COLLISIONS OVERSHADOW HOV LANE'S 2ND DAY
Wednesday, October 31, 2001
By THOMAS RYLL and JOHN BRANTON, Columbian staff writers
State troopers had little time to stop HOV-lane cheaters Tuesday morning while tending to five crashes on Interstate 5 between 33rd and 39th streets.
The collisions on the second day of the HOV lane's operation were generally in the southbound lanes and attributed to the rain and driver errors, said Washington State Patrol Sgt. Dale Retzlaff.
They were mostly due to following too close, speeding or driver inattention, Retzlaff said.
Two of the accidents caused minor injuries.
One was a hit-and-run where a driver clipped another motorist's vehicle and failed to stop.
Witnesses gave troopers the license number of the hit-and-run vehicle. The case was under investigation.
Troopers did find time to stop a few cars for HOV violations. Generally, troopers are only giving out warnings for the first two weeks, but they can issue tickets for flagrant violations.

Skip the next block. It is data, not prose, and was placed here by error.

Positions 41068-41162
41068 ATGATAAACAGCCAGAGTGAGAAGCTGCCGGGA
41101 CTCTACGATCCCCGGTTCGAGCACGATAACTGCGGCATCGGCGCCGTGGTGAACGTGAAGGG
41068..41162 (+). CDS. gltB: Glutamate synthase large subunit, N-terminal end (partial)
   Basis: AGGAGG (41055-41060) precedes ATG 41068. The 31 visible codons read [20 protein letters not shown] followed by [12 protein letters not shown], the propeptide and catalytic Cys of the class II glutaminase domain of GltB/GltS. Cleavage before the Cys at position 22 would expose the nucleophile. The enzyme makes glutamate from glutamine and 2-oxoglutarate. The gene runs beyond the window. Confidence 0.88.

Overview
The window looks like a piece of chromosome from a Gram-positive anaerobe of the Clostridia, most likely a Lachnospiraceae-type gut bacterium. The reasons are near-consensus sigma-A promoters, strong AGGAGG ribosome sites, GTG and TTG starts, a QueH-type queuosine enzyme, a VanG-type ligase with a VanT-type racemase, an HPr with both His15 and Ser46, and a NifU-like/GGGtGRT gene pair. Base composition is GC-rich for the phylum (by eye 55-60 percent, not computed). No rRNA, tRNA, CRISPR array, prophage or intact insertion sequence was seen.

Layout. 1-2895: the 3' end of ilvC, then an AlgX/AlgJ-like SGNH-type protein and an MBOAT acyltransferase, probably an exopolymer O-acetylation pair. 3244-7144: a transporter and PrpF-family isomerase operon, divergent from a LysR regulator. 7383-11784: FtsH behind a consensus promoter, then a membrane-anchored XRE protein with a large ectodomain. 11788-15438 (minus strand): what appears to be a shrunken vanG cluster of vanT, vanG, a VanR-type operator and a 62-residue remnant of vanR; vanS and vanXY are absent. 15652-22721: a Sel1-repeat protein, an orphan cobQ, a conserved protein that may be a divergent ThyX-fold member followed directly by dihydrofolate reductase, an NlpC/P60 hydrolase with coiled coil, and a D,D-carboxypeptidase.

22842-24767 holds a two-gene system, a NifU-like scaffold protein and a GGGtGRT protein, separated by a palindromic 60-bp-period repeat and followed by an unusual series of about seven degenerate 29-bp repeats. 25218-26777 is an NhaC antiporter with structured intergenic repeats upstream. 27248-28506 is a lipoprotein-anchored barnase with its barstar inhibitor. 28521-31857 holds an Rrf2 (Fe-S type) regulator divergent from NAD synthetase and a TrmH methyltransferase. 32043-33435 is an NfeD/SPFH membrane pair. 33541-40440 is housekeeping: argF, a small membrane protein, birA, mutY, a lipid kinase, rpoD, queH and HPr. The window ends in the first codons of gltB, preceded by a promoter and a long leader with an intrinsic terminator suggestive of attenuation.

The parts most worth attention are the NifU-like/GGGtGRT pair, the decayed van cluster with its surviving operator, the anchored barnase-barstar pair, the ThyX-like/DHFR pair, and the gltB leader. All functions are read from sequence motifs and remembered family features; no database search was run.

Troopers pulled over 15 violators Tuesday, but issued only three tickets, said Don Wagner, regional administrator for the state Department of Transportation.
One was a motorist who was ticketed for driving with neither passengers nor a license.
Two others insisted that they had a right to be in the HOV lane.
"The message there is that if you're really stupid, you'll drive alone in the HOV lane without a license," said Wagner. "If you're just mildly stupid, you'll argue with the state trooper who was about to give you only a warning."
Wagner watched Monday's traffic, and noted that HOV-lane use and traffic volume generally was highest from 7 to 8 a.m. The HOV lane's operation is 6 to 9 a.m.
About 8:15 Monday "we could have rolled up a couple lanes of the freeway, traffic was so light," he said. "So why did we say three hours? Because Portland's HOV lane is three hours? Maybe we'll need to say 6:30 to 8:30.
"We have a grand total of six hours of HOV experience," Wagner said. "I won't make any changes for at least 30 days. We'll take our first counts then and see what we have."